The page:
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What do you consider an addiction? It may be more than you think.

 article about What do you consider an addiction?  It may be more than you think.

This article belongs to Addictions theme.


What is it that you enjoy? Do you think of it often? Do you feel anxious when you can not participate in an activity, take a certain drug, or eat a snack?

5a.m. and even before the first cup of coffee, you hit the button on the computer. The screen's glow lights the dark room, taking what seems to be "forever" for the welcome screen to appear, finally offering the ability to check your email. It seems nothing can bring on anxiety more than waiting for those words, "you've got mail." Could you be addicted?

Is it weakness that brings on addiction? That seems to be the most common reaction by many, it is just a way to escape from responsibility, but in reality it is more complicated than that. Addiction, up until the late 20th century referred almost solely to drug addiction, to include nicotine. Society and medical community used to consider these the only acceptable causes of addiction.

With the development of technology, and how the world affects an individual person, the idea of what is an addiction has expanded, by leaps and bounds. Support groups exist for everything from overeating, sex, crime and gambling.

Contrary to what many believe, anyone can develop an addiction; it does not discriminate between age, race, IQ or social class. Addiction impacts society with many ethical, legal and social issues. Many will tell you that if you use drugs during your teens, or in some cases even younger, there is a greater chance you will become addicted throughout your life.

What many find hard to believe is that addiction is not a class problem, those in all economic classes are susceptible to addiction. Is that really possible? Of course - how many movie stars are addicts? One would think, "Well, they have everything, why do they need to turn to drugs?" "Their life is perfect, what do they have to be miserable about?" While this is true, the reality is - they are sometimes some of the most miserable people, living their lives in a "fish bowl," drugs and alcohol are a way to make it "go away," takes away the anxiety and frustration.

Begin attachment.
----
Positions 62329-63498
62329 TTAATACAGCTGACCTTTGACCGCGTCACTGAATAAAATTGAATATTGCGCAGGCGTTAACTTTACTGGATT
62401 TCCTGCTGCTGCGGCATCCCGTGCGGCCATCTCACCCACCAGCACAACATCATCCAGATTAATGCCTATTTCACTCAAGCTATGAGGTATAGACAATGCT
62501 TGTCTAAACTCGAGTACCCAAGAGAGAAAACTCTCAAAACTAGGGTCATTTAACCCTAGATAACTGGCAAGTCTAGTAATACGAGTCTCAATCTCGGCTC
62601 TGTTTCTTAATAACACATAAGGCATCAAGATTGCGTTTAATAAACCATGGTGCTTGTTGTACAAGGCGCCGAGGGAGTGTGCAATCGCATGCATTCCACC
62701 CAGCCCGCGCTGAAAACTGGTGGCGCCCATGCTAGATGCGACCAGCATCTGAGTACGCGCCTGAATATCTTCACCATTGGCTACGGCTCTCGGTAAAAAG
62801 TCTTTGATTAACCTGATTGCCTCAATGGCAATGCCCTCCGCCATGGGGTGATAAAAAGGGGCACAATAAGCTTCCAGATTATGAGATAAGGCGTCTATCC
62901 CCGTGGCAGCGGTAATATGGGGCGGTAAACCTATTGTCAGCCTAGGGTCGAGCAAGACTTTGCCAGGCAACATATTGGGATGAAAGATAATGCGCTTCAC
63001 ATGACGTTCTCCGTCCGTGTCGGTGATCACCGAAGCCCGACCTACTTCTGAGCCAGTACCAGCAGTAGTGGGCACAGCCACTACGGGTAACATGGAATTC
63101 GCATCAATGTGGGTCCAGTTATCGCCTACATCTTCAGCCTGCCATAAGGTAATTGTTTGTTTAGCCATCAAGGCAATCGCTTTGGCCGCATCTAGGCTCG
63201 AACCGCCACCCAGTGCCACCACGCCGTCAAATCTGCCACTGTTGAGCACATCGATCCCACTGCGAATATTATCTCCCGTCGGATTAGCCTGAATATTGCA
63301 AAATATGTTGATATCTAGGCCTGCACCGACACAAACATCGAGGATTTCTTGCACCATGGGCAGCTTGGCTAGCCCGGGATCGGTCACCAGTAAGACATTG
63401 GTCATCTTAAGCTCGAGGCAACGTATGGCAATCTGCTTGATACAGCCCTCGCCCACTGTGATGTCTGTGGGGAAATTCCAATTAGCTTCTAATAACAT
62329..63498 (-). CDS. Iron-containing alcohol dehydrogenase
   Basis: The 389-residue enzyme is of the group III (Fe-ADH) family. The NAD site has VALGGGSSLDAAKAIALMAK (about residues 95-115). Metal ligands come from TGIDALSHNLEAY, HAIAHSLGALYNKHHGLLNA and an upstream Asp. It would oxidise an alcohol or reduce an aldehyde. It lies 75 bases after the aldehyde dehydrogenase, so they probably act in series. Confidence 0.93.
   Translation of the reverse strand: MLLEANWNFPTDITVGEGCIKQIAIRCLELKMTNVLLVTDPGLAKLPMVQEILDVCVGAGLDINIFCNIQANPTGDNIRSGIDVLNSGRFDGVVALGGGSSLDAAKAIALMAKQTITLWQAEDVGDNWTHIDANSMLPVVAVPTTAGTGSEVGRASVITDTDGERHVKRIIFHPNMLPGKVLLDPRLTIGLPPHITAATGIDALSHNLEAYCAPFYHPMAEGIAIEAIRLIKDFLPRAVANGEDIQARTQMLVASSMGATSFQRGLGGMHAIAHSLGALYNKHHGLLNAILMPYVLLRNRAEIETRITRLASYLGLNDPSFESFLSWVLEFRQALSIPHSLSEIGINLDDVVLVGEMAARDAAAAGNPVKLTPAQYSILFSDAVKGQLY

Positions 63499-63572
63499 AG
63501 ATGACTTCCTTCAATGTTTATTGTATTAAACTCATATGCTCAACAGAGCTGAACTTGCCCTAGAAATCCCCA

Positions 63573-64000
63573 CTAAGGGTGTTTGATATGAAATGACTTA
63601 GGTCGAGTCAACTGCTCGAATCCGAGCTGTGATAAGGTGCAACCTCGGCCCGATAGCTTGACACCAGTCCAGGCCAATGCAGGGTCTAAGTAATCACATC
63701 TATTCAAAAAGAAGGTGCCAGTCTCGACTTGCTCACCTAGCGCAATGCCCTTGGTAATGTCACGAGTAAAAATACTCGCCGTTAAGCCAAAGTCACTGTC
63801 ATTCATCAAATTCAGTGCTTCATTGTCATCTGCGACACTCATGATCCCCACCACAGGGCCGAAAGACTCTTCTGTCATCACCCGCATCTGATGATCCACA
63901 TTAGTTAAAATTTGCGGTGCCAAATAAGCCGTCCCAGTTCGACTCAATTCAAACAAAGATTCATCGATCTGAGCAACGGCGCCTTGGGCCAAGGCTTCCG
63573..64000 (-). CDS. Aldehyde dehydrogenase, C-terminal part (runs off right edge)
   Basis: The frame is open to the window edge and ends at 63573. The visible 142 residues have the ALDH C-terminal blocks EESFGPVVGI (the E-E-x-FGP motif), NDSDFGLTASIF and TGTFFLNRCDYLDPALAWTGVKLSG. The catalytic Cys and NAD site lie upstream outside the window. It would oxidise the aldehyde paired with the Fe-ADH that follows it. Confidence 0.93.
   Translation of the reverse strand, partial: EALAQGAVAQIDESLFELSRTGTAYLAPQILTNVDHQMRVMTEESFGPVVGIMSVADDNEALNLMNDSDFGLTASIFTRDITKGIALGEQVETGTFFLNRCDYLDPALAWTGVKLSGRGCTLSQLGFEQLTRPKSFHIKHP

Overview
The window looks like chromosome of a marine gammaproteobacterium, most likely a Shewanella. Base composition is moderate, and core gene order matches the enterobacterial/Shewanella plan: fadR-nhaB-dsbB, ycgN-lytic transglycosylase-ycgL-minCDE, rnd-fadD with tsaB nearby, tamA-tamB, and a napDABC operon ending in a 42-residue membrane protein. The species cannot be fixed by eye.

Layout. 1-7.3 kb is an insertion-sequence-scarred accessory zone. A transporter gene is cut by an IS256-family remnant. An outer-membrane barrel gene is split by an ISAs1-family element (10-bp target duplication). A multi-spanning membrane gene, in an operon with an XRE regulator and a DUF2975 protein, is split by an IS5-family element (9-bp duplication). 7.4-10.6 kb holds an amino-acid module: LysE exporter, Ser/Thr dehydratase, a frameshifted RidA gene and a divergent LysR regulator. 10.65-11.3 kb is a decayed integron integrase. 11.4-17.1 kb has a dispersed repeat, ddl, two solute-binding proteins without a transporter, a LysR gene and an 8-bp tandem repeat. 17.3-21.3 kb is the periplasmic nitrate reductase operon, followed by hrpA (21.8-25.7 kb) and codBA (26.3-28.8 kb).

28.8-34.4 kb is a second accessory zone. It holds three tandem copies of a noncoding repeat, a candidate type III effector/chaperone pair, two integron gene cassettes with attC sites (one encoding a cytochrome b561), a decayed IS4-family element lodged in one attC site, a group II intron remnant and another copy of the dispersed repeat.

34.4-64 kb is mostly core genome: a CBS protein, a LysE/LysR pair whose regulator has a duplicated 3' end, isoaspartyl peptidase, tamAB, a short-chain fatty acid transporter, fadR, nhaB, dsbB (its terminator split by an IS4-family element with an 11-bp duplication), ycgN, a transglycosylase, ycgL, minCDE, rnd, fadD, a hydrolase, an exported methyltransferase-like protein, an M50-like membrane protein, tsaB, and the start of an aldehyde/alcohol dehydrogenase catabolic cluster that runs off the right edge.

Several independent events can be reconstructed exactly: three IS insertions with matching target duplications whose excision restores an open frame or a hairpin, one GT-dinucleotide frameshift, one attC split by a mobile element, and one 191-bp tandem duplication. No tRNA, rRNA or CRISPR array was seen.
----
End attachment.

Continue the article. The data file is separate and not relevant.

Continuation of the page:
Each of these reasons are common knowledge and somewhat acceptable to society, but there is an addiction that many find difficult to accept or believe, the idea of addiction when it comes to mental illness and technology. In the case of mental illness, doctors are challenged to treat two separate brain disorders, with one increasing the severity of the other. Take the case of someone who suffers from severe depression, medication and therapy do not seem to alleviate the symptoms, so they turn to drugs and alcohol to replace the "good feeling" they are missing. In the same way, technology has brought on a whole new addiction problem, which can coincide with mental illness. For many the idea of living with a mental illness keeps them from being active in society, so they turn to the "virtual world." Turning on the computer opens up access to a larger world and the ability to find someone who feels the same, to can relate to you and accept you for who you are, all things which are difficult to find in "real world" scenarios.

Is it possible that we, as a society, can cause addictions in others? Think about it.


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